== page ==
Tutors: Anthony Boulanger & Stuart Piercy
Anthony Boulanger is a Senior Lecturer and co-founding partner of the design- and research-led practice AY Architects.
Stuart Piercy is a founding director of Piercy & Company. He is a fellow of the Royal Society of Arts and patron of the Yorkshire Sculpture Park and the Royal Academy.
DS16 likes making physical things. We’ve run the studio for the past ten years on a platform for students to experiment and invent architectural and spatial concepts initiated through in-depth investigations of material techniques and the making of physical artefacts. The studio is taught by award-winning architects, producing practice-based design research, who are also award-winning academics.
Contingency and Material Acts
Embracing contingency in architecture challenges both the classicist and modernist endeavour for order, control, unity and purity, whether that be formally, socially or culturally. Contingency contends that indeterminate forces play important roles in design, construction and use. Architecture is never completely autonomous. Quite the contrary, it is dependent on a multitude of complex factors coming into alignment. Nothing is inevitable.
This year we invited students to explore contingent factors and practices in architecture to invent alternative responses to the design and role of buildings and to speculate new ways of defining the city. The discourse has been intensified by the climate crisis and the social, cultural and economic impact of the pandemic. And political tensions across international borders have led to a supply chain crisis. As designers we need to creatively re-imagine economies of use and re-cycling of materials in short supply.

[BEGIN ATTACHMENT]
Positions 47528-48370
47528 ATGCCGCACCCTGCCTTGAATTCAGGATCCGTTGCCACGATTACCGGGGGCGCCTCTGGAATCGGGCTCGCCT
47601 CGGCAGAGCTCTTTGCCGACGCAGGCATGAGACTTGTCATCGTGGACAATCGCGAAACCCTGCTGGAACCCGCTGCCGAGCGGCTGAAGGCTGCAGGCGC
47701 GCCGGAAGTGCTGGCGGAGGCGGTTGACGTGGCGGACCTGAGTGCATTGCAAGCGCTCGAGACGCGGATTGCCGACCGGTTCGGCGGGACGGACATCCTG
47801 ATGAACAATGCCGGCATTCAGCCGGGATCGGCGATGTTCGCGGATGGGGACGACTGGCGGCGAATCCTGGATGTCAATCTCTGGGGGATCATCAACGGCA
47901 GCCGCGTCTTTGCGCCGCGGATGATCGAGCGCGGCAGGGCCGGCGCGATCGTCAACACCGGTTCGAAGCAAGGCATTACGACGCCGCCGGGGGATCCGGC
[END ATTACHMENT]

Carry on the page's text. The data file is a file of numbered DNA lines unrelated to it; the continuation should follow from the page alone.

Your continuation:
Keeping with the ethos of DS16, students were asked in the first term to consider positions of contingency with a ‘design-through-making’ approach to design, test and, in some cases, install engaging and elicit site specific designs for Brick Lane’s Old Truman Brewery; a place in the heart of London with an incredibly rich history of immigration and cultures of making. These small scale individual design projects were informed by an examination of the brewery and its immediate surroundings amid current plans for major redevelopment. A collection of ‘Material Acts’ was generated, initiated by time spent at Grymsdyke Farm in Buckinghamshire, where we invented, experimented, tested, critiqued and recorded the material techniques employed to advance these interventions.
Most students continued to explore the themes and research from the first term in their main individual projects, for which they wrote their own briefs, selected their own sites and devised their own programmes to establish their individual theses. The discussion moved to the weathering landscapes of post-industrialised Glasgow where they were challenged to instigate ambitious spatial propositions with a civic commitment and intelligent material awareness; an opportunity to invent unorthodox programmes and typologies that facilitate the re-invention of the city. Inherent was an emphasis on strategies of adaptation, re-use and resourcing, supported by attitudes of passive environmental design.